Friday, April 30, 2010

The Up Side of Jello

At age 50 your life changes. It’s more than menopause. You suddenly begin to take some things more seriously. Certainly you start to pay more attention to your health.

Among the recommended screening tests, the American Cancer Society and doctors prescribe colonoscopies. No wonder. Colon cancer is among the most common types of cancer; but, when detected early, colon cancer has high cure rates. It’s on my mind since my colonoscopy is scheduled this week.

Many people ignore this diagnostic test. They are more concerned about the “prep” rather than the procedure itself. Don’t let this dissuade you. There’s nothing wrong with a little jello and some clear liquids for 24 hours. The prep may be inconvenient, but the outcome can be lifesaving.

Johns Hopkins has a long history of ground breaking discoveries targeting colon cancer. Kimmel Cancer Center researchers were the first to isolate a series of mistakes in human DNA, called genetic mutations, that lead to the development and progression of colon and rectum cancer. These findings have already been used to develop screening blood tests for people with a family history of certain types of hereditary colon and rectum cancers. Subsequent work has led to the development of stool tests for non-hereditary colon cancer. Hopkins scientists also were the first to decode the colon cancer genome. Several new anticancer agents are being studied for their ability to interfere with the genetic alterations and stop the initiation of cancer. As genetic causes continue to be uncovered, Hopkins researchers expect to improve broad-based screening tests to detect colon and rectum cancer in its earliest and most treatable stages. More information is available at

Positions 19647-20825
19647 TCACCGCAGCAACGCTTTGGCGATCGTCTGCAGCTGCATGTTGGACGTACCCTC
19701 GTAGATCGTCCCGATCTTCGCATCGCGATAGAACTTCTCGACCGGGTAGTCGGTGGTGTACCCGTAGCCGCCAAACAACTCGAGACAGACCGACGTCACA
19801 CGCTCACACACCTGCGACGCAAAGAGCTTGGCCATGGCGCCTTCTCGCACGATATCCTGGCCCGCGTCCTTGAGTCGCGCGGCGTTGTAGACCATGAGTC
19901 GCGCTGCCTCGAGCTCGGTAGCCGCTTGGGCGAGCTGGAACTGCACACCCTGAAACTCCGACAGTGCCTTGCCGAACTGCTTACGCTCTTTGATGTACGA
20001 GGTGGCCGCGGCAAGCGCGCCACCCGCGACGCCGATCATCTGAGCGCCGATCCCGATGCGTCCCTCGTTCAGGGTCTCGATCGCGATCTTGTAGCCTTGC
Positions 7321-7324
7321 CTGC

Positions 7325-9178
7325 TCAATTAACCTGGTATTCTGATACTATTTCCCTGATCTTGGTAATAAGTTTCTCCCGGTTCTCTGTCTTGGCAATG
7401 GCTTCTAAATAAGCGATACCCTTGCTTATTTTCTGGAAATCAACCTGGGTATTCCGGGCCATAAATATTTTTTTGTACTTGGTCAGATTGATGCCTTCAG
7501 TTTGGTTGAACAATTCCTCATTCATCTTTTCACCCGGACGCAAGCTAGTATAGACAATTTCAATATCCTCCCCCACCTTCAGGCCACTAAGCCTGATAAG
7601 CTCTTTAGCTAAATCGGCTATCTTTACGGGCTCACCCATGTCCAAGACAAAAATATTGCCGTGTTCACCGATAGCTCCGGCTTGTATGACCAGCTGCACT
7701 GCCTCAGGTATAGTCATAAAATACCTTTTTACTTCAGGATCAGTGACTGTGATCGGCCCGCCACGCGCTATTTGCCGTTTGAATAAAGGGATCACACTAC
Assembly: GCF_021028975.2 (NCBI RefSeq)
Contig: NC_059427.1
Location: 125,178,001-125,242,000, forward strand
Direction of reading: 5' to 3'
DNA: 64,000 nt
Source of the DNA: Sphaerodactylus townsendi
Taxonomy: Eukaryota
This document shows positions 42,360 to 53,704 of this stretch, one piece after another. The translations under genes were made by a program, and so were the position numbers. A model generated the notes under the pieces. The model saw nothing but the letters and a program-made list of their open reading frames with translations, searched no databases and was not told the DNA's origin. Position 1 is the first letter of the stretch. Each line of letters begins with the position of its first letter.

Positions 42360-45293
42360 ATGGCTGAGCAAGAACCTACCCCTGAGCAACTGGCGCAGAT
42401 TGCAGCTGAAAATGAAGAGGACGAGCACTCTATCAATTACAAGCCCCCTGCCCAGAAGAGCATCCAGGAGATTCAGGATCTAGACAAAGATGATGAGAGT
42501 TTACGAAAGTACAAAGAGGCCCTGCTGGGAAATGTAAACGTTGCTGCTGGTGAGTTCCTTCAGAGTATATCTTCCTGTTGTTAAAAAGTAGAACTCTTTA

So, my advice is simple. Schedule your colonoscopy and get some jello.


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